Four of us went to the New Gold Medal in Oakland Chinatown Friday night.
This is the location of the former Sun Hong Kong. The "old" Gold Medal was a few doors down the street, and closed a few months ago -- apparently the building was sold/being rebuilt/earthquake retrofitted. The previous owner of Gold Medal bought this place, as reported earlier on ChowHound. Good new for chow-owls: They are retaining the hours of operation from the old SHK: 8AM to 3AM daily. That's surprising because the old GM closed at 8PM.
This was only the second night they were open, so the service was a bit haphazard. But we did get exactly what we ordered. The place is loud because of the tile floors and hard surfaces, and there was one particularly raucous table in the back -- when they left, things quieted down. The tables are spaced further apart than in the old GM.
The menu for barbecue/noodles/jook/ rice plates remains the same as the old Gold Medal (won-ton soup, $3.95, etc.). The hanging items in the front window, and in the take-out area, are the same as the old GM. The "dinner" menus are left over from the Sun Hong Kong, but the waiter mentioned that the kitchen would cook anything we wanted. No sign of the special $5 items from the old GM, and so far the walls are devoid of postings.
We did not recognize any of the waitstaff from the old GM. We smiled when they brought us forks instead of chopsticks. Interesting how the demeanor of the waiter and busboy changed when my wife spoke to them in Mandarin. The lady duck-surgeon behind the barbecue counter was a holdover from the old place, and she gave us a wave of recognition. I don't know if the cooks were the same, but the food tasted the same.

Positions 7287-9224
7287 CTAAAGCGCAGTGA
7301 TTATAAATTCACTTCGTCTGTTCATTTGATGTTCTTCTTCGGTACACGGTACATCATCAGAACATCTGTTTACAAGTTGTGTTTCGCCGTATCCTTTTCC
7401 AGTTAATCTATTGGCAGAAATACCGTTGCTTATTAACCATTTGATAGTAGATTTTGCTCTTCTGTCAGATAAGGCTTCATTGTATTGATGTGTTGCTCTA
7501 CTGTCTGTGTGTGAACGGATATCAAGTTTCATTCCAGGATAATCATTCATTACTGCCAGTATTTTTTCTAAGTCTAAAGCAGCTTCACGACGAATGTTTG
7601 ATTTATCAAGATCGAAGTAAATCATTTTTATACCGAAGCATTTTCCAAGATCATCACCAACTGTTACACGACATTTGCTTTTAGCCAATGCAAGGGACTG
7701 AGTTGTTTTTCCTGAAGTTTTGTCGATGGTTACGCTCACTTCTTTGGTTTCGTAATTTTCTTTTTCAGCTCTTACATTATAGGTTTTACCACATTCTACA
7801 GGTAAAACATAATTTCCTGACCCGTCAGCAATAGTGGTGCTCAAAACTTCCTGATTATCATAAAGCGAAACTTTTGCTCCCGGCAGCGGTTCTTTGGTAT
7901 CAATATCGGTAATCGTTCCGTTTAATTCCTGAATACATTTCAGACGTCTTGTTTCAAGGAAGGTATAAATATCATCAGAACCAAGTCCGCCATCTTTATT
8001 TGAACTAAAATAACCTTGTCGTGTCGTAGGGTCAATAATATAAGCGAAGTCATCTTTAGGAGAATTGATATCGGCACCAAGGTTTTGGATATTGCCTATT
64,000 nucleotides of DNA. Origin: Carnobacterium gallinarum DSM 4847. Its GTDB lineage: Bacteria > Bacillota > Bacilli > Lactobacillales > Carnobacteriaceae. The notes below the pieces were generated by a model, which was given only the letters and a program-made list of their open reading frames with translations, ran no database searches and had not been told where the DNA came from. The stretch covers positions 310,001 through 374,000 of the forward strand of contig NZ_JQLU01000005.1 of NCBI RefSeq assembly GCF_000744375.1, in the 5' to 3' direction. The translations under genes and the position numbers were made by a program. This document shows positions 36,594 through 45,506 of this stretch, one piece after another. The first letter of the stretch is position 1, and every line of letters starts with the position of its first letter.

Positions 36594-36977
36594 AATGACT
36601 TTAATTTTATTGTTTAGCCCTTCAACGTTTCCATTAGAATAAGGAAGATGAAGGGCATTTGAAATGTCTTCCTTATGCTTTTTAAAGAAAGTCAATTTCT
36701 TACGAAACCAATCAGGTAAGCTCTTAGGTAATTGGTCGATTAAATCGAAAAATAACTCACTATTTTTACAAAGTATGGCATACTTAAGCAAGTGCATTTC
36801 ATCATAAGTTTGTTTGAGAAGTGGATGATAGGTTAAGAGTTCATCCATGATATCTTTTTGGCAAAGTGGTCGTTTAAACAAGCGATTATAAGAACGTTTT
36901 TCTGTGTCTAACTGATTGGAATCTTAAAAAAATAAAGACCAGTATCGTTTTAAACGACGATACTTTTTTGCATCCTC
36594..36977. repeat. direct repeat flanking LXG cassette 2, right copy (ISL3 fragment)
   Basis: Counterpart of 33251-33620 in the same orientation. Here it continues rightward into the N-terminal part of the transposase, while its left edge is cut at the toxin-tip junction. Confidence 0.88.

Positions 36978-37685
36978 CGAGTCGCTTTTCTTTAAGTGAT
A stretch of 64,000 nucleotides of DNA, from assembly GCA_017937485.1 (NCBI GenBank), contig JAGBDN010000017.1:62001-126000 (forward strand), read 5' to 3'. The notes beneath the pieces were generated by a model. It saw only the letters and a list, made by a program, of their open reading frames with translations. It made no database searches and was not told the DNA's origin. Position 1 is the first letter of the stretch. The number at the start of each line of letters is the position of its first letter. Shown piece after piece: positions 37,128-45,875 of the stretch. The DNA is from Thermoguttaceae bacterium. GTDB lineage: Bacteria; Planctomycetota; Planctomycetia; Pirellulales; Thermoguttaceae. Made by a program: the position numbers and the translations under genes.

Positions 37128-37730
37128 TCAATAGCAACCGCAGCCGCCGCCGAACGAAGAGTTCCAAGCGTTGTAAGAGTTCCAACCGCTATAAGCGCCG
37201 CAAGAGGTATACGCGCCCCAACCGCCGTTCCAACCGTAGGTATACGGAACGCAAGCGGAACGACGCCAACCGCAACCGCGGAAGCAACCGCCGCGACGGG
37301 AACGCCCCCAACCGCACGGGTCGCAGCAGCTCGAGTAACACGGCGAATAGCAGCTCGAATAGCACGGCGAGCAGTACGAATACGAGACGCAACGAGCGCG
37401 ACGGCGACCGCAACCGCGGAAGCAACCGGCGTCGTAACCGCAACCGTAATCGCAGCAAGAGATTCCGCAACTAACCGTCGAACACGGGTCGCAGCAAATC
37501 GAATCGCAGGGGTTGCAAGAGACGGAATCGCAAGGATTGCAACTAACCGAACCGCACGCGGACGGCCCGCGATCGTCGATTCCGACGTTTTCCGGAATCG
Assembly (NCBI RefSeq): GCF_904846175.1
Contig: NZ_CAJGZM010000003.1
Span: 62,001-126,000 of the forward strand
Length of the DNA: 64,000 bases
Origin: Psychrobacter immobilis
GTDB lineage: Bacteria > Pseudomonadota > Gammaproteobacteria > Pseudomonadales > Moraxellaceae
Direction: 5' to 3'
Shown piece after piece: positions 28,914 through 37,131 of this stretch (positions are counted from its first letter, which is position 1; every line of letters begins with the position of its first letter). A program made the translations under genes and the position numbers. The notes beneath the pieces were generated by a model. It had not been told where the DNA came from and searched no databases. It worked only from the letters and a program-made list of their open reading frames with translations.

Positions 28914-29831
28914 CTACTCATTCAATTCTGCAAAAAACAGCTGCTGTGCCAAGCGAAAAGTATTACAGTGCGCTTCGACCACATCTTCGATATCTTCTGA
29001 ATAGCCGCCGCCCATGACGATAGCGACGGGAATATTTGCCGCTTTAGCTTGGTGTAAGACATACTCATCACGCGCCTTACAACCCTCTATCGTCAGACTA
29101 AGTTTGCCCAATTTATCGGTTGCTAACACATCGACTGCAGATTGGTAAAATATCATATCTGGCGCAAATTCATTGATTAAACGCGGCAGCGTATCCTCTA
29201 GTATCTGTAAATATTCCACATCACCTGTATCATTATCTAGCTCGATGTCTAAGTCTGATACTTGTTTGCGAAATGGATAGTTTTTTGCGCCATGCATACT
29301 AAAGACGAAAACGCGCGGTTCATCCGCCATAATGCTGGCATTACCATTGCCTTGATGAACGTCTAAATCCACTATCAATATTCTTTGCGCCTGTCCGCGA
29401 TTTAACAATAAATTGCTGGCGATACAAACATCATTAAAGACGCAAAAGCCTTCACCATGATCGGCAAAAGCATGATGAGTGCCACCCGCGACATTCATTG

On to the food: We started with an order of roast duck ($5.50), another of soy-sauce chicken ($5.00). Both were especially succulent (best I've had) and we finished them up quickly. Also we had barbecued chicken livers, which were done very nicely -- well-cooked and caramelized but not dry. Then we had seafood chow mein (crispy-style, tasty but light on the seafood; $6.95), mustard greens in garlic sauce (bright green and crunchy), clay-pot oysters with roast pig (salty and succulent), and clay-pot eggplant (we ordered it meat-free). The total bill was about $55 before the tip, as I recall. We took home four boxes of leftovers.
A note on their wine policy: On the one hand, there's no corkage fee. On the other hand, you have to bring your own wine, your own wineglasses, your own corkscrew. You have to open the wine yourself and pour it yourself. We opened several bottles and left the half-full bottles with the waiter. They are applying for a liquor license so they do not yet serve wine or beer.
New Gold Medal
389 8th Street (between Webster and Franklin)